While we’re practicing social isolation, it probably frees up some time for reading. Here’s my recommended book list:
Loserthink by Scott Adams. Kindle, paperback, hardcover, audiobook. How do people keep themselves stuck by putting themselves into mental cages? How can you escape? And how can you make your life more entertaining by noticing the loserthink of others, even many so-called experts, turning them into unintentional comedians? This book tells all.
The coronavirus epidemic has created a bumper crop of loserthink, including my favorite, “Why worry? 80% of cases are mild!” (83.33% of Russian Roulette cases are mild.) Entertaining and eye-opening.
Antifragile by Naseem Nicholas Taleb. Kindle, paperback, hardcover, audiobook. Taleb is the world’s foremost practical philosopher, especially when it comes to things that you have to prepare for without being able to predict with any accuracy, like stock market downturns and epidemics.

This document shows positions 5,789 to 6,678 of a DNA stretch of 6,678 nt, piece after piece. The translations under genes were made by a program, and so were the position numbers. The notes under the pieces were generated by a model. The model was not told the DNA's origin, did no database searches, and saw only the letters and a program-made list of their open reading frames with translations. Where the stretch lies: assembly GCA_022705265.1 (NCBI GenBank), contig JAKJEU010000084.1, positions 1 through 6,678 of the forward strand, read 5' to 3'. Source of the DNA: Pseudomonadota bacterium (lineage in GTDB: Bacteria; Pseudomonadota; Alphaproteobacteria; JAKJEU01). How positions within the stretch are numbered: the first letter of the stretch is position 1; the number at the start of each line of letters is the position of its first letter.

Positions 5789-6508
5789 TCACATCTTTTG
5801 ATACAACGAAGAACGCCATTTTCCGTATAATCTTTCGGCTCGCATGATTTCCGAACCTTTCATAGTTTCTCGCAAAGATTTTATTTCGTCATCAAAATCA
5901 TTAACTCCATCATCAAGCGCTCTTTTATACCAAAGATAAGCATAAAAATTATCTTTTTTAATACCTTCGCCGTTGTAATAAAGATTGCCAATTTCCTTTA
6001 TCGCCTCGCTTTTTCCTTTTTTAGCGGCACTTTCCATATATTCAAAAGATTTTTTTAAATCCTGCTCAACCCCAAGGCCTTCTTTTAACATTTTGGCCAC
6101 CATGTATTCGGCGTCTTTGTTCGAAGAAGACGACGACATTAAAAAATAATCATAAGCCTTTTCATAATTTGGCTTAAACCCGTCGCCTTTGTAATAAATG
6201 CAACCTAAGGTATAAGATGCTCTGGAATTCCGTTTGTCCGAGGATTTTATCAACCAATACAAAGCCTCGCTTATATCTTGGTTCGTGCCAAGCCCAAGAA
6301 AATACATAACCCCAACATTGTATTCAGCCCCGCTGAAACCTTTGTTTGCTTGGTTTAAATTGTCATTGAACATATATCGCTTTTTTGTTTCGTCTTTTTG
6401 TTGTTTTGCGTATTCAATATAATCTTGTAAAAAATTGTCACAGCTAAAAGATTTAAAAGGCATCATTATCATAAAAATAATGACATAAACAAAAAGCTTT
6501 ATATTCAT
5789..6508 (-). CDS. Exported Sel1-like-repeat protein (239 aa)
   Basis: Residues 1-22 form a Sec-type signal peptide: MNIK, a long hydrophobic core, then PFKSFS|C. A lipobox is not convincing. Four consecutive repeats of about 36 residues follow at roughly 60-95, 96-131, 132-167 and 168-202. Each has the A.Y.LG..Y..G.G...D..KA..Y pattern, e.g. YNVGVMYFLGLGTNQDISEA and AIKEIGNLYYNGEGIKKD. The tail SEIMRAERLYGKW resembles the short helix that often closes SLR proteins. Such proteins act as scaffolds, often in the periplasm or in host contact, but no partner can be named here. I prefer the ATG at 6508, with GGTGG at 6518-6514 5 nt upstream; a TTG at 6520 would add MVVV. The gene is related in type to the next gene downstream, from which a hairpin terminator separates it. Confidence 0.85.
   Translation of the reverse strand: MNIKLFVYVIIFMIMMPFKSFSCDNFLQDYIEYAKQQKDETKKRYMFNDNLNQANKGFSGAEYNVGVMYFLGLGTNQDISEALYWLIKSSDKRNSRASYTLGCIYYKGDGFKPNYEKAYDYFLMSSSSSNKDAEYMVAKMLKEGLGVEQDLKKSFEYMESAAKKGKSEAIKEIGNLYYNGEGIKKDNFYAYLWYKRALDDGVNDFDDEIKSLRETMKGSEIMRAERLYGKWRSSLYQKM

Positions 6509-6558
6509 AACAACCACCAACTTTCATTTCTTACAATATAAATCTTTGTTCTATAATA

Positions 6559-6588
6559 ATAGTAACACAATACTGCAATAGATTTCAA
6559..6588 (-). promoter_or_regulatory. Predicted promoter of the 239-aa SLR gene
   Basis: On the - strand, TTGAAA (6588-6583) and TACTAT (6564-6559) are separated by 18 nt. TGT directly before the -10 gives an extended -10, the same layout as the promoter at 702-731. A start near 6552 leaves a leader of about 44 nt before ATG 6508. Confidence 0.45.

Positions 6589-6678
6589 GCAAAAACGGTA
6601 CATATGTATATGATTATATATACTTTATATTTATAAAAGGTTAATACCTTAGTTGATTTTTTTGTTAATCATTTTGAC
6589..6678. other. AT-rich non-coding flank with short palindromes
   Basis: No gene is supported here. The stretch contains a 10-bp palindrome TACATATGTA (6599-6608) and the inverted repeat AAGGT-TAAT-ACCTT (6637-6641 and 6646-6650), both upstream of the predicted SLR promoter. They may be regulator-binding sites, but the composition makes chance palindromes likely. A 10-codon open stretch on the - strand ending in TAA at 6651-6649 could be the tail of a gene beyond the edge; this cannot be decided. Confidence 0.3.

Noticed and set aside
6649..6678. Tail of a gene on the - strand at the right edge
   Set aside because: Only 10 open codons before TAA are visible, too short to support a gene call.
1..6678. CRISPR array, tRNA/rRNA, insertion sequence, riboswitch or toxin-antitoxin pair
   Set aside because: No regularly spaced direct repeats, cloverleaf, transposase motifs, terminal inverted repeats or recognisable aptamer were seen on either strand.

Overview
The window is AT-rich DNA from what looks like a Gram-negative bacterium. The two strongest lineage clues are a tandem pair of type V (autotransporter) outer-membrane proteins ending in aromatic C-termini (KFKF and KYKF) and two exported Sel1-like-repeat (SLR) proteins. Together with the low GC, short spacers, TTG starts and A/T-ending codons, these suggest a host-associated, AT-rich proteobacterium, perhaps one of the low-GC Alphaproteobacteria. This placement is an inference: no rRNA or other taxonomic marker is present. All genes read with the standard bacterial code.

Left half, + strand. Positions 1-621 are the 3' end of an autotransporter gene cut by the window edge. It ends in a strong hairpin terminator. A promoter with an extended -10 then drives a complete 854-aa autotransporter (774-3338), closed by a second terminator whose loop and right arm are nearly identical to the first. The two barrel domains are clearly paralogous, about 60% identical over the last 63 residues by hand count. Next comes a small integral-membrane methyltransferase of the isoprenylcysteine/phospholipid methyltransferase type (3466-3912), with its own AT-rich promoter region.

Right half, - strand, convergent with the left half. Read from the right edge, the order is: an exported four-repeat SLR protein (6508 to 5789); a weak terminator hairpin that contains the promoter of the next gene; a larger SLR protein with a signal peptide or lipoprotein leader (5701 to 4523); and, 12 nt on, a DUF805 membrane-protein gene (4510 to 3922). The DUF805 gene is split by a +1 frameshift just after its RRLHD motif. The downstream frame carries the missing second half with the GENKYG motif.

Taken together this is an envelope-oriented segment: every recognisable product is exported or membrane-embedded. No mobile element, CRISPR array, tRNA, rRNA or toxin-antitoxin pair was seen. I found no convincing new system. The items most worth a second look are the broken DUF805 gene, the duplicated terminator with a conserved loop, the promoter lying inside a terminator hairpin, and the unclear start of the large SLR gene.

Taleb also has two very brief yet powerful papers about the Coronavirus, one published early on and one quite recent: Systemic Risk of Pandemic via Novel Pathogens – Coronavirus: A Note and Review of Ferguson et al “Impact of non-pharmaceutical interventions…”
Plagues and Peoples by William H. McNeill. Kindle, paperback, and hardcover. This is the book that taught me most of what I know about epidemics and their control, with lots of historical context.
I really need to sit down and read it again, because it’s been a while and it’s a great book…
Magic Shots by Allan Chase. Hardcover, out of print (buy it used). Before I first read this, I didn’t realize that most vaccinations were pretty much invented from scratch, using wildly different principles.
Like a lot of history-of-science books, it reads like a whodunit. Or, in this case, a series of whodunits.